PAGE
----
Acetylation of polysaccharides in plant cell wall : with a focus on woody species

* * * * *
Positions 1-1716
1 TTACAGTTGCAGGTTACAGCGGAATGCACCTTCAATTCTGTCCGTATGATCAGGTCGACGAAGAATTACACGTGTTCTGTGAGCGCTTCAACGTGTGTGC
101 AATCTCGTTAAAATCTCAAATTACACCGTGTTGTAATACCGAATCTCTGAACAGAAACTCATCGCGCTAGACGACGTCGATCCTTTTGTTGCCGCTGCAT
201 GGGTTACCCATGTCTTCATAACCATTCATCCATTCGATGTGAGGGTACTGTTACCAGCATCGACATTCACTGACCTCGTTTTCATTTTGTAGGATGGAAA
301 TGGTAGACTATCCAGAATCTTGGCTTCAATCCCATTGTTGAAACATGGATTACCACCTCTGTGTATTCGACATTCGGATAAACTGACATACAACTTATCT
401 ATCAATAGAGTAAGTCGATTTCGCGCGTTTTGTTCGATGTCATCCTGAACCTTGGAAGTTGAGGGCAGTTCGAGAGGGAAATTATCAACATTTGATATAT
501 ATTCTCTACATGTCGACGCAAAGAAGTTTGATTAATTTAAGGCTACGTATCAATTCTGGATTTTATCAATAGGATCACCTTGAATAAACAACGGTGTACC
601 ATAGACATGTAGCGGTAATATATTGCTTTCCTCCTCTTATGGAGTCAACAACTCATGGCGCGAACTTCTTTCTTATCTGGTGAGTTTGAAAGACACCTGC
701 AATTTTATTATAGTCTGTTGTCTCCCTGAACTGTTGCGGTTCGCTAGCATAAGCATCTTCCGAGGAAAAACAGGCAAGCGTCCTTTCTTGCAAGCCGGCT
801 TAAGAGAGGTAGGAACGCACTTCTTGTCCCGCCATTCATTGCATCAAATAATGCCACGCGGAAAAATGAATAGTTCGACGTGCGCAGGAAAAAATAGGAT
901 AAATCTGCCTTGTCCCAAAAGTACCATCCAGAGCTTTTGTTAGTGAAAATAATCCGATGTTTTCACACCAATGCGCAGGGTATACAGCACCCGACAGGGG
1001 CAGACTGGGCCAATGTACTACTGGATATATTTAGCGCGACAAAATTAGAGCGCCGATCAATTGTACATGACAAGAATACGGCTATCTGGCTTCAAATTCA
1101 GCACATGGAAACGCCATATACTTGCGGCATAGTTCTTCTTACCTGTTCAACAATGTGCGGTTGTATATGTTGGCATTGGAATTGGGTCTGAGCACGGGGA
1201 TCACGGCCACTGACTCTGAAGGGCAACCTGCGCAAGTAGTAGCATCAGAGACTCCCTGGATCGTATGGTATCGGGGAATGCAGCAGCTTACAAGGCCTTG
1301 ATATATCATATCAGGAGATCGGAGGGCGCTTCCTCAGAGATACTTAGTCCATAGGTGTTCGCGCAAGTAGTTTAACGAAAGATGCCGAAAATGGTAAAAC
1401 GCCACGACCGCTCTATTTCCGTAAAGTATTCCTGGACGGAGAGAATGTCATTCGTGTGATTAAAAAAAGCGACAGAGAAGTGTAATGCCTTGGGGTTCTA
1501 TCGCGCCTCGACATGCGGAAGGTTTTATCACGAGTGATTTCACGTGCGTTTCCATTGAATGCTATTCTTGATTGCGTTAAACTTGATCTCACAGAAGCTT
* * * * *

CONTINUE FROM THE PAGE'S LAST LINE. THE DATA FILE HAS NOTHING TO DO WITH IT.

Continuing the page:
Sammanfattning: Plant cell wall in woody tissues is a complex matrix, which consists of cellulose, matrix polysaccharides and lignin. The matrix polysaccharides are substituted with acetyl group that are hypothesised to play important roles in determining properties of these polysaccharides. The aim of this thesis was to understand the role of O-acetylation in plants and investigate possibilities for improvement of woody lignocellulose for biorefinery applications by reducing wood O-acetylation. To alter acetylation specifically in woody tissues, a promoter from Glycosyl Transferase 43 family (GT43) in Populus was isolated that had a very specific expression in secondary cell wall forming cells. This xylem specific promoter (pGT43B) was more effective in modification of wood acetylation by overexpression and suppression strategies as compared to 35S promoter (Paper I). To reduce xylan acetylation using transgenic approach, acetyl xylan esterase from Aspergillus niger, AnAXE1, was targetted specifically to the cell wall in Arabidopsis (Paper II) and in Populus (Paper III). Plants expressing AnAXE1 grew as well as wild type and had increased acetyl esterase activity. This has led to reduction in cell wall acetyl content and in xylan O-acetylation. Moreover, transgenic Arabidopsis exhibited increased resistance against a biotrophic pathogen Hyaloperonospora arabidopsidis. Both transgenic plants had improved sugar yields in saccharification with different pretreatments and without pretreatment. To reduce acetylation using cisgenic approach, Populus Reduced Wall Acetylation (RWA) gene family was characterised by suppression of the two clades RWA-AB, and RWA-CD (Paper IV). Both clades were shown to be involved in xylan acetylation in the wood. Both clades were therefore suppressed under control of xylem specific promoter pGT43B to improve wood saccharification potential. Transgenic plants had reduced wood acetyl content, normal growth, and increased sugar yield and glucose conversion % in saccharification without pretreatment. Glucose yield was also slightly increased in saccharification after acid pretreatment. These results show that reduction of cell wall acetylation by 10-30% does not alter plant growth and development, but improves yields in lignocellulose saccharification (with and without pretreatment) (Papers II, III and IV). To identify Quantitative Trait Loci (QTLs) related to cell wall acetyl content and other chemical traits in Salix, the mapping population of 463 progenies of S. viminalis and S. schwerinii was analysed by FT-IR and acetyl content assay (Paper V). 28 QTLs were identified for different cell wall chemical traits, which were co-located with several cell wall related genes and gene clusters. These QTLs and genes can be used in the future to improve wood chemical traits in Salix and Populus for biofuel production by breeding.

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